Two legends, one dismissal

Plays of the day for the Champions League final between Rajasthan Royals and Mumbai Indians

Sachin Tendulkar was bowled in his final T20 appearance for 15, Mumbai Indians v Rajasthan Royals, Final, Champions League 2013, Delhi, October 6, 2013

After playing a glorious cover drive, Sachin Tendulkar lost his off stump the following in his final limited-overs innings  •  BCCI

The comeback
Shane Watson should have had Sachin Tendulkar out for 1 when he struck him mid-pad in front of middle and leg, but having survived that shout, Tendulkar seemed to hit form in Watson's next over, the first two balls of which he sent to the fence. A full delivery on the pads was glanced to fine leg, before Tendulkar unfurled a commanding cover drive suggesting even more strongly that he was in good touch. Next ball though, Watson jagged one back in from outside off stump, and aiming another big drive on the off side, Tendulkar missed the ball by a distance to have his off stump removed from the ground.
The innovation
Glenn Maxwell went some way to justifying his million-dollar price tag as he blasted 37 from 14 balls, and the most remarkable stroke in his innings was his four to third man off James Faulkner in the 19th over. In the age of scoops that plunder runs from yorkers and length balls on the stumps, Maxwell improvised a stroke that sent wide yorkers to the fence as well. Getting low with his arms crossed on the bat handle, Maxwell created a ramp almost two feet outside the off stump, and sent the ball over the infield.
The pattern
Even in Twenty20 cricket batsmen often like to take a few balls to become accustomed to the pitch and the opposition bowlers, but four Mumbai Indians batsmen wasted little time before sending their first one into the stands. Rohit Sharma began the trend on his third ball, launching Stuart Binny's slower one high over long-on, before Maxwell went one better, by depositing his second ball into the legside stand with a pick-up shot. Dinesh Karthik improved the pattern further, when he slogged his first ball into the deep midwicket stand, before Harbhajan Singh followed suit with his own first-ball six on the leg side, off a high full toss.
The ball-watchers
Kusal Perera had been flown in from Sri Lanka as the injured Brad Hodge's replacement just hours before the match, only to be given short shrift by his partner Ajinkya Rahane in the first over. Having hit two fours off his first three balls, Perera pushed one wide of cover and immediately called Rahane through, never taking his eyes off the ball to look at his partner. Rahane too was staring at the ball and though it was Perera's call, he yelled "no" loudly, when his partner was about a third of the way down the pitch. Perhaps not hearing this though, and possibly pulsing with finals-adrenaline, Perera continued to sprint down the pitch, though Rahane remained stationary. It wasn't until the bails were being removed at a vacant strikers' end that the batsmen looked at each other, sporting expressions of anger and frustration.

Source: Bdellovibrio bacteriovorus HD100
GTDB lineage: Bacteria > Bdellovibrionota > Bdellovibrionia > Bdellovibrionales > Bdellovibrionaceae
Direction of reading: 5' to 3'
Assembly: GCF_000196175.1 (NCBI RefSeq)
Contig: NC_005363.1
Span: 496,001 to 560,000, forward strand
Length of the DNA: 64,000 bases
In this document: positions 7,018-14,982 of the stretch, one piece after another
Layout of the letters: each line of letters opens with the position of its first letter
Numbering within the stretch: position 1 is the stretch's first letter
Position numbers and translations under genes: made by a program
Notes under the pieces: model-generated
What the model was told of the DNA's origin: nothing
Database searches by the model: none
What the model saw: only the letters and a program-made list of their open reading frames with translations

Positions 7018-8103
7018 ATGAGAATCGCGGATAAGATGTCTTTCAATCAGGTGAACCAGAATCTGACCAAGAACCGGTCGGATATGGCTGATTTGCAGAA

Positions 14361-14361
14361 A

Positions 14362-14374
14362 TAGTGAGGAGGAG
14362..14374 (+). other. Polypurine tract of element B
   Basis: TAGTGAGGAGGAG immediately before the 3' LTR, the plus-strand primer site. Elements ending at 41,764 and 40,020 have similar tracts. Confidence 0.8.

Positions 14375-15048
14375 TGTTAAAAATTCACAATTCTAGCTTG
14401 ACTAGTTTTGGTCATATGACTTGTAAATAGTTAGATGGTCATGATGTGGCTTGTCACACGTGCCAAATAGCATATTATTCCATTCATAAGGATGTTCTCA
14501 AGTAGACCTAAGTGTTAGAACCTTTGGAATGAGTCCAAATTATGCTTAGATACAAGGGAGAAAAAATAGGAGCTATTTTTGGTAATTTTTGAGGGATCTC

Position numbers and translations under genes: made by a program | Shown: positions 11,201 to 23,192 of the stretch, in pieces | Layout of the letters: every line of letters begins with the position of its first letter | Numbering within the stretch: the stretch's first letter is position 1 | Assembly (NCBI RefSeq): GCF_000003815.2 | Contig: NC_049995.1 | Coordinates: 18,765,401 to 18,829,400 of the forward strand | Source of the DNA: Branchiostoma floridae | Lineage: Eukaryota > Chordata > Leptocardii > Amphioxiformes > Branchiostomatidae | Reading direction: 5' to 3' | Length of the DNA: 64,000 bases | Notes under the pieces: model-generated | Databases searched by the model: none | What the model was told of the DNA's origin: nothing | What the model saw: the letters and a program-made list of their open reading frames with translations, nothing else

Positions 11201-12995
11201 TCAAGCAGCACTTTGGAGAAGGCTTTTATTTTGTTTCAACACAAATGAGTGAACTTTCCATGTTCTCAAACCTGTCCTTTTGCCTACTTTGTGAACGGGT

The battle
Shane Watson and Kieron Pollard engaged in a tussle of egos in the 13th over of Royals' innings, and though Watson got the better of Pollard during the over, Pollard had the last laugh in the next. Pollard had run in to deliver the last ball of his over, but failed to release the ball although he went through the action. This prompted animated words from Watson, who went back to smash the next ball high into the stands behind midwicket, inciting more chatter between the players. Next over though, Watson's slog off Harbhajan Singh flew high into the air off the top edge, and it was Pollard who advanced from long-on to take the chance.
The inglorious finish
One of the most admirable careers of the modern age got the kind of ill-deserved ignominious end that only Twenty20 cricket can provide, as Rahul Dravid made his last act on a professional cricket field an awful swipe across the line. Having moved around the order to suit the team's needs during his limited-overs, and even his Test career, Dravid demoted himself to No. 8 in his last match, and arrived at the crease at a time when plenty of boundaries were needed. He dug out a single first up, but when Nathan Coulter-Nile delivered the kind of humdrum yorker that Dravid would have patted firmly back to the bowler in all his years as 'The Wall', he instead aimed a slog to midwicket, and had his leg stump flattened.

Andrew Fidel Fernando is ESPNcricinfo's Sri Lanka correspondent. He tweets here